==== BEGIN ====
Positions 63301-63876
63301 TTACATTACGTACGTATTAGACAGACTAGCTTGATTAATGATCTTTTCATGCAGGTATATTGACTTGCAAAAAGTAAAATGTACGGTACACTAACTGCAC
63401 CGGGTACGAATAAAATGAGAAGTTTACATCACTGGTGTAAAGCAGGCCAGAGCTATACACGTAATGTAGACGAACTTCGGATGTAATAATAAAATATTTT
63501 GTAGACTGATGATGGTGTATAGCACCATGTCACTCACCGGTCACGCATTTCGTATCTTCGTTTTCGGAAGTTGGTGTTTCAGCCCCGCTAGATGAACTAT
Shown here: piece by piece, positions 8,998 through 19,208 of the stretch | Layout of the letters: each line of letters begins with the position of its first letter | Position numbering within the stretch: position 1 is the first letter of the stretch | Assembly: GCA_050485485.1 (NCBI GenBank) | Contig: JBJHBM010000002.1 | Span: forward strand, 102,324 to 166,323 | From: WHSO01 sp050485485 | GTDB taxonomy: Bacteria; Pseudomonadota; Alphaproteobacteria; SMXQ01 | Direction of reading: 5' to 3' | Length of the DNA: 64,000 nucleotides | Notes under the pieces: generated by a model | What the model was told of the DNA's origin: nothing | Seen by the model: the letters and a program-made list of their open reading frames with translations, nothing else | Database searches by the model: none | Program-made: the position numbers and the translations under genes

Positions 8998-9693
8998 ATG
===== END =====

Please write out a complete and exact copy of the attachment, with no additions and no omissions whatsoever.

Positions 63301-63876
63301 TTACATTACGTACGTATTAGACAGACTAGCTTGATTAATGATCTTTTCATGCAGGTATATTGACTTGCAAAAAGTAAAATGTACGGTACACTAACTGCAC
63401 CGGGTACGAATAAAATGAGAAGTTTACATCACTGGTGTAAAGCAGGCCAGAGCTATACACGTAATGTAGACGAACTTCGGATGTAATAATAAAATATTTT
63501 GTAGACTGATGATGGTGTATAGCACCATGTCACTCACCGGTCACGCATTTCGTATCTTCGTTTTCGGAAGTTGGTGTTTCAGCCCCGCTAGATGAACTAT
Shown here: piece by piece, positions 8,998 through 19,208 of the stretch | Layout of the letters: each line of letters begins with the position of its first letter | Position numbering within the stretch: position 1 is the first letter of the stretch | Assembly: GCA_050485485.1 (NCBI GenBank) | Contig: JBJHBM010000002.1 | Span: forward strand, 102,324 to 166,323 | From: WHSO01 sp050485485 | GTDB taxonomy: Bacteria; Pseudomonadota; Alphaproteobacteria; SMXQ01 | Direction of reading: 5' to 3' | Length of the DNA: 64,000 nucleotides | Notes under the pieces: generated by a model | What the model was told of the DNA's origin: nothing | Seen by the model: the letters and a program-made list of their open reading frames with translations, nothing else | Database searches by the model: none | Program-made: the position numbers and the translations under genes

Positions 8998-9693
8998 ATG